Staff members from Moreno’s office said they were unsure whether there has been any discussion of earmarking some of the 20 affordable units in Savoy’s new TOD for the six families that are being evicted. Plati declined to comment on whether this strategy has been considered.

“Earmarking units for displaced tenants could be an interesting solution,” responded a spokesperson from Somos Logan Square via email. “However, tenants would still have to find somewhere else to live during construction.” The spokesperson added that, based on the city’s affordability standards, these apartments still might be too expensive for tenants who are currently paying only $550-650 in rent.

Another idea would be for Savoy to provide the outgoing tenants with logistical and financial assistance in finding new homes. In Uptown, Cedar Street Co., which has been criticized for their practice of buying inexpensive units and converting them to the upscale FLATS apartments, has driven some displaced low-income residents to look at new homes and has paid the security deposits.

Organizers of yesterday’s protest said they will continue fighting the tenants’ evictions, with the goal of helping the tenants remain in the building for at least as long as necessary for them to find affordable new homes.

  • Mars_Bound_Soon

    TODs are gold mines for developers and their political allies who support them. Take a look at the rent schedule for the Centrum project in LakeView, 542 sq ft studio starting at $1822.


  • what_eva

    It’s not that it’s a TOD that makes those studios go for that much, it’s because they can get (or at least they think they can get) that high of rent in Lakeview for brand new units.

    The benefit of TOD to the developer is that instead of having a bunch or parking on the first floor, they can put in more retail that generates additional income.

  • Mars_Bound_Soon

    Good point, I ride the El by there every day and it looks almost empty. However not only fewer parking restrictions but much square footage/height than previous zoning. Developers love this and they contribute to their political allies who then support their projects, it’s the Chicago way.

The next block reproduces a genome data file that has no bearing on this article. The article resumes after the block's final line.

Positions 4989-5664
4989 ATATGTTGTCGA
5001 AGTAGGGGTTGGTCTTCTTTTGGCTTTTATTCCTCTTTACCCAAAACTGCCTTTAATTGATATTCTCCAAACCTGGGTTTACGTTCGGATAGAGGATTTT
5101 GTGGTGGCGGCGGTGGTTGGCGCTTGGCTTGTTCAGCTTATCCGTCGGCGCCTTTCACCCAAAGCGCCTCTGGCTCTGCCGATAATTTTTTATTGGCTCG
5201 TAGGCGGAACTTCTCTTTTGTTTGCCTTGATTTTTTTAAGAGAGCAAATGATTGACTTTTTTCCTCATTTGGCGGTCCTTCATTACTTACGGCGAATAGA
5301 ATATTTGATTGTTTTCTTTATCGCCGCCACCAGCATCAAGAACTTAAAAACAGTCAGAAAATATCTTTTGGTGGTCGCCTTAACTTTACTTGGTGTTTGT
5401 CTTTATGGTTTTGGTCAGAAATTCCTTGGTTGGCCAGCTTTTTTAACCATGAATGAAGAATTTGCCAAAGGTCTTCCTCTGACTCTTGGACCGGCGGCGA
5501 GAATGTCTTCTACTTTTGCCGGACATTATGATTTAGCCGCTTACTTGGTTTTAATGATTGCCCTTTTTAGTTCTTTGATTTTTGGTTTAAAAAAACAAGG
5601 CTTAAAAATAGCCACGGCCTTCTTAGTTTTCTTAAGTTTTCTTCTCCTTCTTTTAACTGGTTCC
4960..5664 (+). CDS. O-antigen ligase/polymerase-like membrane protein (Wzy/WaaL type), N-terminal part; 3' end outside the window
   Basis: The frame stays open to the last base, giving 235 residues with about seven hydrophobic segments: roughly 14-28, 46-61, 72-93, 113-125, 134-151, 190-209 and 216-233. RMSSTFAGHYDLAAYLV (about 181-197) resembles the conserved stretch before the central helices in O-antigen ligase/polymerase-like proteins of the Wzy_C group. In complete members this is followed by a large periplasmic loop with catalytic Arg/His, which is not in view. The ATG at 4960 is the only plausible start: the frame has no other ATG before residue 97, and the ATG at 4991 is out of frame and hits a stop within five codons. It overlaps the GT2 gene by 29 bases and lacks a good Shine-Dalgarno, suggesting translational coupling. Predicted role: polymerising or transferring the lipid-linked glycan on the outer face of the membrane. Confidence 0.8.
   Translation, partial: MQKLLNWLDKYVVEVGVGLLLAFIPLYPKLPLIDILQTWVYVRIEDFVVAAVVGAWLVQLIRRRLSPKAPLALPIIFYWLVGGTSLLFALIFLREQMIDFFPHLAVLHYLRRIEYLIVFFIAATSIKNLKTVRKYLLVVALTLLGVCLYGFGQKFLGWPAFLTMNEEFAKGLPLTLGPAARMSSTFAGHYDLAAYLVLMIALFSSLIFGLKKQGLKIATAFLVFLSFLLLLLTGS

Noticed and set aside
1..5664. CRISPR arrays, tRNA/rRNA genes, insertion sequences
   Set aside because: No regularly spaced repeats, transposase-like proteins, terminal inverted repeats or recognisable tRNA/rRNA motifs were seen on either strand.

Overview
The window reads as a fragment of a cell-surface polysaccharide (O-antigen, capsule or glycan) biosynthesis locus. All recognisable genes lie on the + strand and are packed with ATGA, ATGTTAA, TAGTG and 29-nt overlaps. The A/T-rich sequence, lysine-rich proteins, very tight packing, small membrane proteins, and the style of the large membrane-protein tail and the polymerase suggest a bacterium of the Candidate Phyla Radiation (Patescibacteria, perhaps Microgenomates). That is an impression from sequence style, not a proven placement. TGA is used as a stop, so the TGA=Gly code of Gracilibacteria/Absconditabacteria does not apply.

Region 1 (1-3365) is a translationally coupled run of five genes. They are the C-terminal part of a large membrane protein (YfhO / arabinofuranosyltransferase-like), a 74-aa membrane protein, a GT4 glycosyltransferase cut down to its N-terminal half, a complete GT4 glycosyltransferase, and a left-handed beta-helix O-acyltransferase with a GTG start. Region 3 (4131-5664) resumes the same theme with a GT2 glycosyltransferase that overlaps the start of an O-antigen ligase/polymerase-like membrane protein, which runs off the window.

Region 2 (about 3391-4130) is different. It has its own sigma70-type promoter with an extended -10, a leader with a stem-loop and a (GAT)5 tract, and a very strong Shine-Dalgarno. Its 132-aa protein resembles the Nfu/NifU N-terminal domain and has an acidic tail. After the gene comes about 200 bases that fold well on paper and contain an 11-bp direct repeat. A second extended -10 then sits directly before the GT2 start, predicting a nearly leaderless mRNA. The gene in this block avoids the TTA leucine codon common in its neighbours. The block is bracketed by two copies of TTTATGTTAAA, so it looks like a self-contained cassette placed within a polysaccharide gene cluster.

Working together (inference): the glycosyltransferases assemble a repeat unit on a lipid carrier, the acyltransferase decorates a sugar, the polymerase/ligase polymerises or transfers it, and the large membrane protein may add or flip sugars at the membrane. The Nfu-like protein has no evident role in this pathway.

I also thought there was supposed to be some affordable housing attached to TOD zoning. But that seems to have slipped thru the cracks.

  • Jared Kachelmeyer

    There is. It sounds like 10% of the units are going to be below market rate.

  • Jared Kachelmeyer

    Are the affordable units going to be studios or larger apartments?

  • Obesa Adipose

    Back in the day we used stage protests for equal rights and against war – specifically, then, the Viet Nam war – but now we protest a man selling his small apartment building.

    The population in Logan Square has dropped 8,000+ in the last 15 years. Even though the non-related sharing of apartments has increased somewhat, the major change has been due to the change in family sizes and arrangements. Who has 5 children anymore? Who lives with their in-laws? And these smaller families are demanding larger units. The have recently been a number of deconversions of 2-flats to single family homes.

    The TODs currently under construction near this intersection will add about 1000 units to the neighborhood.

  • johnaustingreenfield

    Plati says they will be a mix of studio, one-bedrooms, and two-bedrooms. I’ve updated the article.

  • what_eva

    Affordable housing doesn’t slip through the cracks, but developers can buy out the requirement via contributions to the city’s affordable housing fund. As noted in the article, Moreno doesn’t allow such buyouts in the 1st ward, but he’s a rarity in that regard. I would guess that more than likely Centrum bought it out for 3400 N Lincoln.